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Fort George National Historic Site of Canada

The war of 1812

1814

Biographies

Commodore Isaac Chauncey
Commodore Isaac Chauncey
Commander American Naval operations on the Great Lakes
© Toronto reference Library / T-15206

Commodore Isaac Chauncey began the war running the Navy Yards in New York City. He had served on the forty-four gun frigate USS President in 1800 as a first lieutenant and saw action against the French in the West Indies during the Quasi-War. He was assigned to the Great Lakes as commodore and was based in Sackett's Harbour by August 31, 1812. One of Chauncey's first tasks was the development of a transportation route for supplies from New York City as well as the construction of several vessels at Sackett's Harbour. In 1813, Chauncey led the first ever combined American amphibious assault with Dearborn on York and Niagara. Over the course of the rest of the war he had several naval duels with Yeo on Lake Ontario although none of them were decisive. He was aboard the 'General Pike' on September 28th, 1813 when he nearly caught Yeo on board the 'Wolfe' near the head of the lake known as the Burlington Races.


Lieutenant-General Sir Gordon Drummond
Portrait of Lieut. General Gordon Drummond
Portrait of Lieut. General Gordon Drummond
© Public Domain / FGE.HIP.0006

Lieutenant-General Sir Gordon Drummond was the youngest of the general officers to serve in Upper Canada. He did not come from a family with a military background although his father was Deputy Paymaster General to the forces in the Canadas He entered the British army in 1789 as an ensign in the 1st Foot and was sent to Jamaica. In 1791 he transferred to the 41st of Foot as a lieutenant, rising to the rank of captain in 1792. He continued his rapid advancement and became a major in the 8th Foot in 1794 and junior Lieutenant-Colonel the same year.Drummond saw his first active service in the Netherlands campaign under the Duke of York. By 1798 he was promoted to colonel and soon afterwards became the senior Lieutenant-Colonel of the 8th Foot.He commanded his regiment in Minorca in 1800 and led the 8th in the British reconquest of Egypt in 1801.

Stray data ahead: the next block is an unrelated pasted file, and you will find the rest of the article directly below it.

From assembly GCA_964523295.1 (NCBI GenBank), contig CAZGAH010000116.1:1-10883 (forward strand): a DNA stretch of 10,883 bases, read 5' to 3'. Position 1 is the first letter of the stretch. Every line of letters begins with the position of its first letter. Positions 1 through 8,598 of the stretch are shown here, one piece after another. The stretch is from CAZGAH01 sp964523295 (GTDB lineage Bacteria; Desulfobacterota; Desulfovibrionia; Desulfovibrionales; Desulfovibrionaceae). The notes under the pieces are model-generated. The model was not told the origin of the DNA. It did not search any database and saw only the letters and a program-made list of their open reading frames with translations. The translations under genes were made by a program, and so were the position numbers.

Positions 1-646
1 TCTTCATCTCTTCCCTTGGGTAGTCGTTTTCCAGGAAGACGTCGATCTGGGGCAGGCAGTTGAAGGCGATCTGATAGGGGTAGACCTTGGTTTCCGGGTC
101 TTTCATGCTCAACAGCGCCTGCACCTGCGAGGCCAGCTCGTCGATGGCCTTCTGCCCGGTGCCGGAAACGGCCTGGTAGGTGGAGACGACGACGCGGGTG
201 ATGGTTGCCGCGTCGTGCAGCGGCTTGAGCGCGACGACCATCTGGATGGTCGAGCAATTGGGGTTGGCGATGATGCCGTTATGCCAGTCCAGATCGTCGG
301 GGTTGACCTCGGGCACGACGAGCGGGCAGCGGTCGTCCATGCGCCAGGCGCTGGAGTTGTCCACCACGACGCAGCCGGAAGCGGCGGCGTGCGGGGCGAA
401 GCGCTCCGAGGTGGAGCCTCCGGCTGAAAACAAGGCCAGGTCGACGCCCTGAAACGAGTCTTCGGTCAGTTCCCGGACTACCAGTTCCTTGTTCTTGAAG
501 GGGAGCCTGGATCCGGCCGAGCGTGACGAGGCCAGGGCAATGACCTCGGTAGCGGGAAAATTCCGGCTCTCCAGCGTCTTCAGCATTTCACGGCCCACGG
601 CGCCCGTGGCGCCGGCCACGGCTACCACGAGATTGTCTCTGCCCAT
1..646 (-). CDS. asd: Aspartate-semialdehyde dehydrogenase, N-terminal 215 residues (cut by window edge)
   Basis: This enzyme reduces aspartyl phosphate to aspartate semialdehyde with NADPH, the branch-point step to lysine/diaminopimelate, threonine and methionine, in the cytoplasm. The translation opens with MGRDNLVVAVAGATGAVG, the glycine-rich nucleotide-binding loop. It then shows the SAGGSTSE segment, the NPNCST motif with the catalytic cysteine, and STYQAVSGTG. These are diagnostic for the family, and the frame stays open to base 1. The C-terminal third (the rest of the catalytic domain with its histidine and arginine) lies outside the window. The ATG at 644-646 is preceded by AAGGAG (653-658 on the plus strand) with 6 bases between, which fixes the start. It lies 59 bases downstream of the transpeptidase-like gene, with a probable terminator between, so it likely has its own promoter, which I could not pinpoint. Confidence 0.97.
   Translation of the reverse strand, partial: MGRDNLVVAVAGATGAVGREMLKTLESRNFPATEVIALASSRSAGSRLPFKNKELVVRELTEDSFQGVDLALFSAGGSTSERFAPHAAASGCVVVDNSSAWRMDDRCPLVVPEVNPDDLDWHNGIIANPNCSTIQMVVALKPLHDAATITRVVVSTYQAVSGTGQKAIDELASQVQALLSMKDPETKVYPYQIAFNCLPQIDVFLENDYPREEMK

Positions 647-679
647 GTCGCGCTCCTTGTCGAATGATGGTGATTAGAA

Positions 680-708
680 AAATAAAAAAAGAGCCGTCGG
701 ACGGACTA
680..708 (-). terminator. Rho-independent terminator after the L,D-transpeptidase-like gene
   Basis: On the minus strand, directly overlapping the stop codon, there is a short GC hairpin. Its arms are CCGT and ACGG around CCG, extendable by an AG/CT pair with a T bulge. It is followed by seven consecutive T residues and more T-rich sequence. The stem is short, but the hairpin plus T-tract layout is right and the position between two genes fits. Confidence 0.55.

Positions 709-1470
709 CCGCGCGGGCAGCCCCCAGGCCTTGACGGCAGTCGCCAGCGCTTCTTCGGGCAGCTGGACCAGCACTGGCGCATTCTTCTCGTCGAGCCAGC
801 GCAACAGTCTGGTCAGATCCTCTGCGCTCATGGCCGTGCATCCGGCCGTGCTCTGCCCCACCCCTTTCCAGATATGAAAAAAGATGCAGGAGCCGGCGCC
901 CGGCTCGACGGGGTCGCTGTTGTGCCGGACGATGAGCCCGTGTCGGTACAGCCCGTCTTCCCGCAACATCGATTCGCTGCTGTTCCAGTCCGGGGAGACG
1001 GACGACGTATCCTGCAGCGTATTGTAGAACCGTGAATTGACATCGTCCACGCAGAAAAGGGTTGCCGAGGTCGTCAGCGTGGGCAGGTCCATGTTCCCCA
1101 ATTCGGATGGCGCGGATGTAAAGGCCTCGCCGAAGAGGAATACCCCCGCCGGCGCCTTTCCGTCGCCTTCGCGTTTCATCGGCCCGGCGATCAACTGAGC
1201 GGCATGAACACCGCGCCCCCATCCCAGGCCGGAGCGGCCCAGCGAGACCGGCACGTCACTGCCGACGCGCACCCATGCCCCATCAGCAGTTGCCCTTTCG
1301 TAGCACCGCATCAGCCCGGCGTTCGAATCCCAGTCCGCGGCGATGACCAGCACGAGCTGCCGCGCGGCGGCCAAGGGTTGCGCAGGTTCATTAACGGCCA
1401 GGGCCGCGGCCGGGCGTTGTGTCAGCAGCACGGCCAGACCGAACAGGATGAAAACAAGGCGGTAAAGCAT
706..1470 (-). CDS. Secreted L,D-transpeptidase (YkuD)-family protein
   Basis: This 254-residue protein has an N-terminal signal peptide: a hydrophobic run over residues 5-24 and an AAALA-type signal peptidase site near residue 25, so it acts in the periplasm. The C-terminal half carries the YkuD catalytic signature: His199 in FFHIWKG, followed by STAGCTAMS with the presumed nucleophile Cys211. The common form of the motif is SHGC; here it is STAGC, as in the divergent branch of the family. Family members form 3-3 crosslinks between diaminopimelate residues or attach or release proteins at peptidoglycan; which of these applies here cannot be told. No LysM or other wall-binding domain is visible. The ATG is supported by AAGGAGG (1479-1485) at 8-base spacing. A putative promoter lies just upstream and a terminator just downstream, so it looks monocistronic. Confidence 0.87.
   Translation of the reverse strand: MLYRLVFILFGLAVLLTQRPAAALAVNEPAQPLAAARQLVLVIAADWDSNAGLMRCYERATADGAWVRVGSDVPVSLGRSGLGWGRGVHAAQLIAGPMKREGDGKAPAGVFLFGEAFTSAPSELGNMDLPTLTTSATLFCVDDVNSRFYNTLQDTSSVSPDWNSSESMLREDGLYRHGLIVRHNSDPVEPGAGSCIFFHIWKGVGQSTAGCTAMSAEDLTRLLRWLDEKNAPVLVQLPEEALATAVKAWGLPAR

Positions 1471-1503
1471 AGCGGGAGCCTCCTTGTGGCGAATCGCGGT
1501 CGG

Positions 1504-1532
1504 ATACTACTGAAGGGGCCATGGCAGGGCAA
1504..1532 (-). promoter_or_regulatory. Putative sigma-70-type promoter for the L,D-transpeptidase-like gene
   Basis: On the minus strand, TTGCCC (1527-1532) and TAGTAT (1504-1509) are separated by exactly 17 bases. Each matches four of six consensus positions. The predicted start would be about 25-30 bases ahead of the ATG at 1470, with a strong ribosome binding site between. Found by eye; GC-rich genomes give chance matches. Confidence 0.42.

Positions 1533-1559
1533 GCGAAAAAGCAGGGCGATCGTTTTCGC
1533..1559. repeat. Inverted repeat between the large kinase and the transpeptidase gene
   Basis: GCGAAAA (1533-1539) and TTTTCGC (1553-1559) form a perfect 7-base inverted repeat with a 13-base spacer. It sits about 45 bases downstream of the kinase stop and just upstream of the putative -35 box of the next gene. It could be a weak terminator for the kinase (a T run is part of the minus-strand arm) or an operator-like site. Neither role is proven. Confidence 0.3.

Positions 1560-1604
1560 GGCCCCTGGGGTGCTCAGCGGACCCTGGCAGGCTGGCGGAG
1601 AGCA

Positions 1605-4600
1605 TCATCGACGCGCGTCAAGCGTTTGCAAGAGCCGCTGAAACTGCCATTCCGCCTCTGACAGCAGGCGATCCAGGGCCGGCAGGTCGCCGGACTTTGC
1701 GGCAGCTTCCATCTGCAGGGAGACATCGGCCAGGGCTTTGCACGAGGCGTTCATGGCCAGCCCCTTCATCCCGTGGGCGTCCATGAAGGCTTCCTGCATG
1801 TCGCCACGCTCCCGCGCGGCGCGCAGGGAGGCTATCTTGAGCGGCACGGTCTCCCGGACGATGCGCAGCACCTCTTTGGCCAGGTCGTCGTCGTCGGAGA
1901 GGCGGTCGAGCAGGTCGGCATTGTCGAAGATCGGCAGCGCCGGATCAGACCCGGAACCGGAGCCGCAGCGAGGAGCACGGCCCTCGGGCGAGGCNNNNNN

After spending a period serving at Gilbraltar he was appointed Brigadier General in 1804 on Staff Duty in Britain. In 1805 he was promoted to major-general and was ordered to Jamaica as second-in-command to Lieutenant-General Sir Eyre Coote. He was transferred again in 1808 and sailed for Quebec to serve on the staff under Governor Craig where he developed his administrative skills in the Canadas. At the outbreak of war, Drummond was in Ireland, in command of the military district. He was recalled to North America and in December of 1813 he took command of Upper Canada from Major-General Baron Francis de Rottenburg and immediately established a headquarters in St. David's. On December 18th he ordered the assault on Fort Niagara followed by successful attacks on Lewiston thus ending the threat of an American attack north of Queenston. Drummond continued his offensive and moved his headquarters near Fort Erie and launched an assault against Black Rock and Buffalo on December 30th.

As President of the Council in Upper Canada he obtained approval for measures that strengthened his hand in prosecuting the war including approval to suspend habeas corpus, holding trials of suspected traitors in any district in Upper Canada, confiscating property of landowners who departed to the United States without permission, increasing the prohibition of the distillation and export of grain and eventually declaring martial law to procure military supplies. With the new campaign season of 1814, Drummond was forced to go on the defensive as a new American force crossed the Niagara River and captured Fort Erie. He continued to harass the American shipbuilding programs on Lake Ontario when he attacked Oswego in May of 1814. But by July he realised that the Americans would make a serious attempt to head north along the west bank of Niagara river to re-capture Fort George. On July 25th 1814, Drummond rallied the British forces at Lundy's Lane and stopped the American advance by successfully defending the high ground. His final attempt to force the Americans off Canadian soil occurred in August 1814 where he commanded the siege of Fort Erie. After a month long siege, Drummond abandoned his batteries and returned to Fort George. The Americans decided to pull back to Buffalo leaving Niagara free from American incursions for the rest of the war.

Major General Henry Procter
Colonel Henry Proctor
Artist impression of Henry Proctor of the 41st Regiment
© Parks Canada Fort Malden National Historic Site of Canada / C.H.J. Forster / 1973